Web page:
Specifications, Availability and Pricing
This all-in-one water cooler is built with the CPU water block and pump in one unit and the heat is driven to the 120mm radiator to be removed from the chassis via two anti-evaporative tubes. The head unit (pump and block assembly) comes with thermal compound pre-applied and out of the box this cooler is ready for any Intel installation since LGA 775. If you have an AMD system, you will need to remove four little screws and swap the Intel mounting for the included AMD mounting. With CoolIT's ingenious thumbscrew and Phillip's head screw combination screws, mounting by hand is a breeze. If you choose to install it with a screwdriver, there is a lip on the plastic thumbscrew part that will keep the screwdriver from slipping off the screws and causing accidental damage to the motherboard.
On the opposite end of the cooling, you will find the same 120mm radiator found on the ECO, as well as an included fan. The fan is controlled on the Vantage via the head unit, unlike the ECO that was strictly PWM or fan controller controlled. The Vantage gets plugged into the CPU header on the motherboard, but this time the fan plugs into the head unit. This allows CoolIT to incorporate three stages of control. The controls for the fan are labeled Quiet, Performance, and Extreme. This will allow the end user to get the perfect balance of noise versus performance. In Quiet mode the fan stays closer to the 1100 RPM mark of the fan, while in extreme mode you can make a ton of noise with the 2500 RPM fan and get better numbers to show for the increased noise levels. One last addition to this end of the kit is that CoolIT offers a spacer on one side. This plastic spacer will not only help the air flow and pressure of the included fan and make mounting in a chassis a bit easier, but it also doubles as a shroud for those looking to assemble a push/pull setup.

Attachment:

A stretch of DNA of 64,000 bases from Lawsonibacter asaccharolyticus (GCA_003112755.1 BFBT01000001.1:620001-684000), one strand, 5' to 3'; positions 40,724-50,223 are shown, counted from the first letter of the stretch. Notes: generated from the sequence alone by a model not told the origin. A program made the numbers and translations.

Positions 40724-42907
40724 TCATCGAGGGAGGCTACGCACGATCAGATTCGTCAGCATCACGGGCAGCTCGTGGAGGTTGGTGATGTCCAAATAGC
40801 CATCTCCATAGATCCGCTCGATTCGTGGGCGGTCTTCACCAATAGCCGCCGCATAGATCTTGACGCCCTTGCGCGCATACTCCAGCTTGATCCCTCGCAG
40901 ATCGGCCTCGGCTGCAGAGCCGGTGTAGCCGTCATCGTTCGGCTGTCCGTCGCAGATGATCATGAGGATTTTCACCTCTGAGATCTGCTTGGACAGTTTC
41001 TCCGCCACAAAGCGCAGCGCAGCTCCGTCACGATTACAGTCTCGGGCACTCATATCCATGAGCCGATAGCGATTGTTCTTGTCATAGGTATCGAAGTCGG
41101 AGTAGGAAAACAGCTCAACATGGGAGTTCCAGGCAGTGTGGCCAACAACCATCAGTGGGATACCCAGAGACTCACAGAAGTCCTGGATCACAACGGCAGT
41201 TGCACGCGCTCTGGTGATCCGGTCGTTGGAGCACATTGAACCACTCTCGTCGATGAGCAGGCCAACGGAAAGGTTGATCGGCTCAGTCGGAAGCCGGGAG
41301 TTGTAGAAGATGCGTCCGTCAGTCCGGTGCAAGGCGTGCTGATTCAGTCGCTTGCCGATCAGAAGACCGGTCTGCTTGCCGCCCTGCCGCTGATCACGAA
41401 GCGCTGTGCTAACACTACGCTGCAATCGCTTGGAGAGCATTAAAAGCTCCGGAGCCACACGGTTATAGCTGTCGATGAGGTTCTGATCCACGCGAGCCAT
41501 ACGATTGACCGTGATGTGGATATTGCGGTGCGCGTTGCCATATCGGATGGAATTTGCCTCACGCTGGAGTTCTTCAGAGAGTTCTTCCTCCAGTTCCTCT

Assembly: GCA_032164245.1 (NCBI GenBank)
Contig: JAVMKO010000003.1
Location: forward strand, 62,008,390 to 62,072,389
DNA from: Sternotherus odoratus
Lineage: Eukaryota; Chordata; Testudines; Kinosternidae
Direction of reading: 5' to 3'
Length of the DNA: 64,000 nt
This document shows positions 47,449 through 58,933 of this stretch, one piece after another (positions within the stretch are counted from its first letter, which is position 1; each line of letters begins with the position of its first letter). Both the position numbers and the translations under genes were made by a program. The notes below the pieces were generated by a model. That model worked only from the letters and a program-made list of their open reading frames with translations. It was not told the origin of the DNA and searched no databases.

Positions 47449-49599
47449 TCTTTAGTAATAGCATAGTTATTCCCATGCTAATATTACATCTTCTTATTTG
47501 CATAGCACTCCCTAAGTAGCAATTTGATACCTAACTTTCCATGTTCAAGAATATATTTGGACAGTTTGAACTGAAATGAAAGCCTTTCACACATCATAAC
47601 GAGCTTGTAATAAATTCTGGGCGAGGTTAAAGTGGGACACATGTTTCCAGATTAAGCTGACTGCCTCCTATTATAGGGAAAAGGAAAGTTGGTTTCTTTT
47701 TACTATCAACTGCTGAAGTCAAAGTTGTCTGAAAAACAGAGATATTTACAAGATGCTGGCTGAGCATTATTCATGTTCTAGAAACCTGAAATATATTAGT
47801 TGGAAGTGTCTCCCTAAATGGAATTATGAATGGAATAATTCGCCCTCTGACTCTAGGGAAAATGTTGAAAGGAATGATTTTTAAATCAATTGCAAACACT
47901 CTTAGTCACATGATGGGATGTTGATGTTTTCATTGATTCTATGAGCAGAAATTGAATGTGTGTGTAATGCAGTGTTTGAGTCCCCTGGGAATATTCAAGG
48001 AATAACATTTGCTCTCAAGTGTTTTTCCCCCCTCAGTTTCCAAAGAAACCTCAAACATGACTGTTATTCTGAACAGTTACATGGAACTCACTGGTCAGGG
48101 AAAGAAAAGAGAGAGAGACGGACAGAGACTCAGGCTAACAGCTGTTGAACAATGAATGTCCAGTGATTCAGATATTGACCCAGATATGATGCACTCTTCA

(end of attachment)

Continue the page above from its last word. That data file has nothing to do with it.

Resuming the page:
The last of the cool tricks I can show at this point in development is the LCD screen. This is a handy little feature that was found in the Domino of the older series of coolers. With this LCD, not only can I see my fan speed, pump speed, and the temperature of the coolant traveling inside the unit, but there is also quite the choice in lighting. If I counted right there are nine different modes from off, the many colors, a pulse mode, and a temperature mode. It doesn't stop there. CoolIT also realized that the head unit isn't always going to be positioned in the same orientation, so to aid us end users the LCD can turn in 90° increments so that it shows right side up inside the case. If you don't care for the information at hand, you can simply set the CoolIT logo and run the PC as usual.
Looking around to try to locate this unit, I can only find two e-tailers currently carrying the Vantage ALC. I know the product is brand spanking new, but the lack of availability will be seen in the final numbers. The Vantage can be found at AVAdirect and also at a place called A-power. The latter is the cheaper of the two at $129.98, while the AVAdirect price is some $15 more. Put that price next to an extreme air cooler and it is asking a bit much, but when you consider it cost $200-300 to build this all in pieces shopping retail that price isn't bad at all. Basically the breakdown looks like this. Take the $80 ECO, add LED lighting, a LCD panel, and potential for software control down the line. Of course, such a product is going to demand a higher price to cover the new features, but with all these added features, for around $50 more let's get to it and see if it is worth its weight.